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Pompeo signs deal to move US troops to Poland

August 15, 2020

The US has signed a deal with Poland to begin the redeployment of American troops from Germany to the Eastern European country. The agreement also makes Poland the new headquarters of the US Army V Corps.

Mike Pompeo signs a troop redeployment pact with Poland's defense minister
Image: picture-alliance/PAP/P. Supernak

US Secretary of State Mike Pompeo has sealed an agreement with Poland to boost the number of American troops in the eastern EU member state.

Under the pact, another 1,000 US troops will be sent to Poland in addition to the 4,500 soldiers already stationed there. The deal also grants the US access to Polish military installations and allows for the modernization of existing facilities and capabilities in Poland.

Read moreTrump accuses Germany of 'making a fortune' off US soldiers

"This is going to be an extended guarantee: a guarantee that in case of a threat our soldiers are going to stand arm-in-arm," Polish President Andrzej Duda said on Saturday during the signing ceremony. 

"It will also serve to increase the security of other countries in our part of Europe."

Several military commands will also be moved out of Germany, among them the US Army V Corps overseas headquarters. It will be based in Poland from next year.

US troop reduction in Germany

US to withdraw 12,000 military personnel from Germany

In July, the US Department of Defense announced plans to withdraw around 12,000 US military personnel from Germany, reducing its troop presence there from 36,000 to 24,000. Nearly 5,600 service members will be redeployed to NATO countries, including Poland, with 6,400 to return to the US.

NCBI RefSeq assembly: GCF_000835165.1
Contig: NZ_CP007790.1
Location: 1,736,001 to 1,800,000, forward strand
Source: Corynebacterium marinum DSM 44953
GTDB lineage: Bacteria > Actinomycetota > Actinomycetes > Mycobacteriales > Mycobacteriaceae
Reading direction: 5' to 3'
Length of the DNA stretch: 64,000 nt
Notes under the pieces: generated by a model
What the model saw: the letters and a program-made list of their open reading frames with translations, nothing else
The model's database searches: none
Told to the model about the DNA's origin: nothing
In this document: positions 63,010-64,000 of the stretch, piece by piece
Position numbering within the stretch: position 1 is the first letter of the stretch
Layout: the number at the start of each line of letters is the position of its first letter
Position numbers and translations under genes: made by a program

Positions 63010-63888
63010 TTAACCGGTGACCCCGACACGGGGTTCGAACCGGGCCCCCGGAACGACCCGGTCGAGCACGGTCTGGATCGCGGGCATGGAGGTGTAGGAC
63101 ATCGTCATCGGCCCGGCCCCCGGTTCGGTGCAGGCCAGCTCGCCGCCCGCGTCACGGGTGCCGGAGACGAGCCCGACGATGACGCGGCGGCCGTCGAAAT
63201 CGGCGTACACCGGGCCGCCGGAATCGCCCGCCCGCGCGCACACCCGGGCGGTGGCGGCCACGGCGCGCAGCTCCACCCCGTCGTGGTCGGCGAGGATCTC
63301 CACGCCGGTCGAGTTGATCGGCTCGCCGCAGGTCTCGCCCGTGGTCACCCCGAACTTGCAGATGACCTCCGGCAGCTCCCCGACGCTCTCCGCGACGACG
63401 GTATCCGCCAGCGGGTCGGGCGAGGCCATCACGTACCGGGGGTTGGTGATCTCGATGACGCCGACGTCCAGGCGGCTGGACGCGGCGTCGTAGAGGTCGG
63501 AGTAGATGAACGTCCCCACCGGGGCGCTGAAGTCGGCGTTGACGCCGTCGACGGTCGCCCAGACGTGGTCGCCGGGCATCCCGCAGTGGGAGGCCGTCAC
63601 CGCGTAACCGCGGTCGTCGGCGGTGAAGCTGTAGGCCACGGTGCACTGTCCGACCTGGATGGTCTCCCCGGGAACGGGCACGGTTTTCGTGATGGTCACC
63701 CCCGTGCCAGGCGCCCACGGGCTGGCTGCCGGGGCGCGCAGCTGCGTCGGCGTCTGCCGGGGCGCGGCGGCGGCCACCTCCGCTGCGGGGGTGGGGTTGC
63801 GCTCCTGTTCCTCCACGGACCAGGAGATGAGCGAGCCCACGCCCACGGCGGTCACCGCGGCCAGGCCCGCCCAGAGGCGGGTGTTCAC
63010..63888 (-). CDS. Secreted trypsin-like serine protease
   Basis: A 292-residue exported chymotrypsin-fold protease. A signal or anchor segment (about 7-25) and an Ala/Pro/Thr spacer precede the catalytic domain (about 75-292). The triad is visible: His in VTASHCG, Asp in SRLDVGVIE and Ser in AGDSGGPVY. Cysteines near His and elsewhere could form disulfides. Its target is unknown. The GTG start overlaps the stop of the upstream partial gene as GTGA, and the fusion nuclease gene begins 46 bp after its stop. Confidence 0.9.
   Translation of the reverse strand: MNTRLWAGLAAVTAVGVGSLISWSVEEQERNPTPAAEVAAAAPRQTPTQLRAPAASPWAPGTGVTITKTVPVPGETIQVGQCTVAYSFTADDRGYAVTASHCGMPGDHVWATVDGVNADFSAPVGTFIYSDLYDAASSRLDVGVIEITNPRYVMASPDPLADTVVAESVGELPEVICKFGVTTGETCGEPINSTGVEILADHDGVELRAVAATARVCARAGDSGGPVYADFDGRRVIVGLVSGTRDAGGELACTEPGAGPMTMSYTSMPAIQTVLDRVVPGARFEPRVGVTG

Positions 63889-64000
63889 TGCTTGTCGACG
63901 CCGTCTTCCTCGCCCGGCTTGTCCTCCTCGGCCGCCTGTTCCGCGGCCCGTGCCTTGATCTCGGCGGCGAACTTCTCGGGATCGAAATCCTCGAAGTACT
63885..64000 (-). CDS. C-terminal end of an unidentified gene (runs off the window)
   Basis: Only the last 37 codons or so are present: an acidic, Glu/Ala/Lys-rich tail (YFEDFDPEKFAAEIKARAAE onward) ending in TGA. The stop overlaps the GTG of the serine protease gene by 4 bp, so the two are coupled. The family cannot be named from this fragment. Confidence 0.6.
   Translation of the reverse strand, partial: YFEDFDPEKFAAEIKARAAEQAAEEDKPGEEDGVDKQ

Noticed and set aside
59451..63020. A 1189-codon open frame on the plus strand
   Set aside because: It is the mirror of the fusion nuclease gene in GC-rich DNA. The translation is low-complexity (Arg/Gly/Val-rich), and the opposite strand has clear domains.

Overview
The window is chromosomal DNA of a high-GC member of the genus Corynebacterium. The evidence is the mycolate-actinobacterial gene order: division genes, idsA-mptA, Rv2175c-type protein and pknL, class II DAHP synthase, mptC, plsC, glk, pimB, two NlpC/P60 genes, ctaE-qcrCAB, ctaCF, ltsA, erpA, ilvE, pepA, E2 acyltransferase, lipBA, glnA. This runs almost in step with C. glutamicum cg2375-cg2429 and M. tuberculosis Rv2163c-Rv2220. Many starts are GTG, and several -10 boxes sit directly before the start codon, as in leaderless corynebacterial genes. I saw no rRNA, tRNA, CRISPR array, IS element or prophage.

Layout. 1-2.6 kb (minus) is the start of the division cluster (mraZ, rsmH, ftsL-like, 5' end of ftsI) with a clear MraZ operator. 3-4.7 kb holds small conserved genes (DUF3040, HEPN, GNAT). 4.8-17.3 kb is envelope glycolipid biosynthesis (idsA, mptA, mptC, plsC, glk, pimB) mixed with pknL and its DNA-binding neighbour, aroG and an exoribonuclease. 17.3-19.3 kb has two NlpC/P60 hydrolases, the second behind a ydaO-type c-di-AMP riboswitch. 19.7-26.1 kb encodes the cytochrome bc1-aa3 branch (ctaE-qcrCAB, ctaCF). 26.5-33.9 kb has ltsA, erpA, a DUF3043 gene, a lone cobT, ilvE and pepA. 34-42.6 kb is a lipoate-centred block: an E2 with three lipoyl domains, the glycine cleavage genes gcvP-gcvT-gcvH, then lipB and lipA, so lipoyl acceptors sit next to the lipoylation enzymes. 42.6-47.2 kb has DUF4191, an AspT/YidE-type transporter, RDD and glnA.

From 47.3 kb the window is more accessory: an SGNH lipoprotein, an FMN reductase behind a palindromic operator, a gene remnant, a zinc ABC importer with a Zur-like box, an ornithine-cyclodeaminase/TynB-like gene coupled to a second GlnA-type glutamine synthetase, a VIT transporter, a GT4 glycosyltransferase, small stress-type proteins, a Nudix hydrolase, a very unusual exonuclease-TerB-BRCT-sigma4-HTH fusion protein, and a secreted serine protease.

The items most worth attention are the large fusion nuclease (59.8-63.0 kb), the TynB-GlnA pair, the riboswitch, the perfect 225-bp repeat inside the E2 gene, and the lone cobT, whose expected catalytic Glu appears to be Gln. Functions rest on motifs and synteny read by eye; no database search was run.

The decision followed repeated complaints from President Donald Trump that Berlin wasn't spending enough on defense or contributing its share to NATO coffers.

Pompeo and Polish Defense Minister Mariusz Blaszczak signed the deal, known as the Enhanced Defense Cooperation Agreement (EDCA), at the Presidential Palace in Warsaw. The US diplomat is wrapping up a tour of Central Europe, which included visits to the Czech Republic, Austria and Slovenia.

"In Poland, there is a very special sense of being threatened by Russia. The Polish government had tried to intensively achieve a full-fledged US military base. The Polish foreign minister said it makes more sense to have the troops here. Poland is closer to a potential trouble zone," said DW correspondent Magdalena Gwozdz-Pollokat.

nm/aw (AP,dpa)